“Now, of course a wolf that could bite into the heart of a horse would swallow a lynx or a bulldog like a pill.” – Theodore Roosevelt on Nature Fakers
London’s and Roosevelt’s rivalry was pretty intense which makes it rather comical to read. Read more here.
The bulldog, Cherokee, is unlike any other dog White Fang has fought. It parades around the ring, wagging it’s stub of a tail, and has no reaction to the slashes it suffers from White Fang’s in and out, slice and retreat, signature fighting style. White Fang soon realizes Cherokee is biding his time, waiting for the moment when his opponent’s throat is exposed. Once the bulldog is attached, it doesn’t let go. It continues gripping more and more hide into its jaws, inching its way towards Fang’s jugular.
White Fang is nearly choked to death by the unrelenting bulldog until Weedon Scott steps in. I can’t do this part justice. Here’s a snippet from this part of the story:
“…Beauty Smith continued to kick White Fang, there was a commotion in the crowd. The tall young newcomer [Weedon Scott] was forcing his way through, shouldering men right and left without ceremony or gentleness. When he broke through into the ring, Beauty Smith was just in the act of delivering another kick. All his weight was on one foot, and he was in a state of unstable equilibrium. At that moment the newcomer’s fist landed a smashing blow full in his face. Beauty Smith’s remaining leg left the ground, and his whole body seemed to lift into the air as he turned over backward and struck the snow. The newcomer turned upon the crowd.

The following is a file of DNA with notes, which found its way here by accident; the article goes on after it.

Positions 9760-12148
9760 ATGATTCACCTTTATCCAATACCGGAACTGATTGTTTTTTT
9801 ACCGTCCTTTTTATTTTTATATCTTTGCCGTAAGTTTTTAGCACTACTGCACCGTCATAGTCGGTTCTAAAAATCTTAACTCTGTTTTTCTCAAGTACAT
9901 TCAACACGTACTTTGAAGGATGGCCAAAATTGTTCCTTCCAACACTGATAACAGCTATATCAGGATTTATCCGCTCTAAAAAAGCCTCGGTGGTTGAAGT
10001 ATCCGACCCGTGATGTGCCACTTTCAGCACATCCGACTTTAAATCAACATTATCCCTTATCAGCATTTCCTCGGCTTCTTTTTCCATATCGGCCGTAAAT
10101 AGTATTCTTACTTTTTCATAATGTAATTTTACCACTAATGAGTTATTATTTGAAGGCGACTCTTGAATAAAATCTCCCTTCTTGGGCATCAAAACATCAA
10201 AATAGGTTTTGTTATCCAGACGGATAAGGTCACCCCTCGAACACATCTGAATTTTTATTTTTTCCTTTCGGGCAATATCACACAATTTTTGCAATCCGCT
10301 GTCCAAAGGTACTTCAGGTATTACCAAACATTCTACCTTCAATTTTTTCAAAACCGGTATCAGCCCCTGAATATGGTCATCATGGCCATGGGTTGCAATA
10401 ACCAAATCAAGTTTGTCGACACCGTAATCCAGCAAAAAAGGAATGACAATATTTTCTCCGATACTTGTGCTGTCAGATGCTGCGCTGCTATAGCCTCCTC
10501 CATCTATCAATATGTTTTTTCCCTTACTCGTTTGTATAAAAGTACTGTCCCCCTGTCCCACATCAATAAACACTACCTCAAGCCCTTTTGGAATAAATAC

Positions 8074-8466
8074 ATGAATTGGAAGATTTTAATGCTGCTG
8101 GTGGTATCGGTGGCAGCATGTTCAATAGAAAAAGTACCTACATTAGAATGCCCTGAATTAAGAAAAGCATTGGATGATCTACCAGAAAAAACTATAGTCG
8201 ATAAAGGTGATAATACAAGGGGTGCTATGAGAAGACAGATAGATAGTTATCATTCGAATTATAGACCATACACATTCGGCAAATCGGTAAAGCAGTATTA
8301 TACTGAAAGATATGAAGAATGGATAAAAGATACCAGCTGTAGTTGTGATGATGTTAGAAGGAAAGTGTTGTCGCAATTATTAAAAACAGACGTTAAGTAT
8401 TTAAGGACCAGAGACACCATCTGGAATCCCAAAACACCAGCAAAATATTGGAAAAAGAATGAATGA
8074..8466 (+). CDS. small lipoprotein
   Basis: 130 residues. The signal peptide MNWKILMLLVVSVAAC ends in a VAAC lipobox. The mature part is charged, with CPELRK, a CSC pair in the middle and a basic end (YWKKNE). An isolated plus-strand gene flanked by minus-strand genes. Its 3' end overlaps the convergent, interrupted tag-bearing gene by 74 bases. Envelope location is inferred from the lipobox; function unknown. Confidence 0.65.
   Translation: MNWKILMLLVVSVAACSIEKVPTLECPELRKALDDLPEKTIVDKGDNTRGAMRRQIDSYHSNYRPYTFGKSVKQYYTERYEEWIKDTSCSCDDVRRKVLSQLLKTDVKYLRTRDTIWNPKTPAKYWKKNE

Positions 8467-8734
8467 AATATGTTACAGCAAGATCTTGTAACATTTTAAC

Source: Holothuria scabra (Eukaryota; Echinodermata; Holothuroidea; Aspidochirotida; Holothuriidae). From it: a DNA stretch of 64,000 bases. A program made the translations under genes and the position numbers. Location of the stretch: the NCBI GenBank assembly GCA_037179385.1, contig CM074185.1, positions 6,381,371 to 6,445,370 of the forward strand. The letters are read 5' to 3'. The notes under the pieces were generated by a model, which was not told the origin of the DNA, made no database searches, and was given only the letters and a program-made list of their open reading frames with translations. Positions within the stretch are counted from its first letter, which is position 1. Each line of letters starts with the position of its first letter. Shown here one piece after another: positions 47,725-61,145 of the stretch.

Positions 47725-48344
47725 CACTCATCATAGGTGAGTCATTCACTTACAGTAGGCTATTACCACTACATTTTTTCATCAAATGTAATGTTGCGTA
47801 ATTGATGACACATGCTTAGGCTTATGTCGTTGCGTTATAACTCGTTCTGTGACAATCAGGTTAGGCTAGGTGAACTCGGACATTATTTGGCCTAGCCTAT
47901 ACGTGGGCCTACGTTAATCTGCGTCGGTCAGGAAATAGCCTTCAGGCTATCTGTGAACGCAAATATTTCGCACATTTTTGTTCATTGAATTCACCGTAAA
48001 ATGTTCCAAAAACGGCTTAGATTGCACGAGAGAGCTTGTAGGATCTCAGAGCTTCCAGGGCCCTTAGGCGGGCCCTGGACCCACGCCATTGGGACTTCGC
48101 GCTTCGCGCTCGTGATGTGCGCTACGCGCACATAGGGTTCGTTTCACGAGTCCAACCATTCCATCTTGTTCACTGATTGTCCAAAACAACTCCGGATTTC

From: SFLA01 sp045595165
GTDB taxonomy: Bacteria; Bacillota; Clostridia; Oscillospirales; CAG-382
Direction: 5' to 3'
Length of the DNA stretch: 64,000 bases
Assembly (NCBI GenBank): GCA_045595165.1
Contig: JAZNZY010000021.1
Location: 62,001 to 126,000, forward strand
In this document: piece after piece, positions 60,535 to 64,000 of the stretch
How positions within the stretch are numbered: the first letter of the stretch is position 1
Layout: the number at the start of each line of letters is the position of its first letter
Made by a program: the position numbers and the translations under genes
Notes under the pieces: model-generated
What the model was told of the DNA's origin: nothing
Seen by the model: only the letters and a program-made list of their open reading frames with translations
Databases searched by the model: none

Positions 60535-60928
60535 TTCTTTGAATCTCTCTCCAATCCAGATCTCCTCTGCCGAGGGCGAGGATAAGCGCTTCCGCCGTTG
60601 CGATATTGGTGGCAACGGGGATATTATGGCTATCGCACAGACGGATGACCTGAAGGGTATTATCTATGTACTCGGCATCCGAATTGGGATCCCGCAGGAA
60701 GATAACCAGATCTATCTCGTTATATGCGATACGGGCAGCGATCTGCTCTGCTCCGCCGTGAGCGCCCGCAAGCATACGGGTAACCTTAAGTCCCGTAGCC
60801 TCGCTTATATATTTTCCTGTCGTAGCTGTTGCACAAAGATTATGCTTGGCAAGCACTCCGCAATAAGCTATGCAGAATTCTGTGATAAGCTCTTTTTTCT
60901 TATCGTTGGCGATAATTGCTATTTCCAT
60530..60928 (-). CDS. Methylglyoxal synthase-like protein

‘You cowards!’ he cried. ‘You beasts!’” – White Fang
Weedon is the hero, he is the good father that steps in and rescues Fang from utter destruction. What a man this guy was! A group of dog-fighting Yukon explorers, their hard-earned money waged, the adrenaline of the fight well circulating in their blood, and this guy is going to step into the crowd and bust the whole thing up? Good godfrey! He even pays Beauty for Fang. If you read the story though, and this is so good, he claims White Fang first. He’s just paying Beauty because it is the lawful thing to do. Here’s the interchange: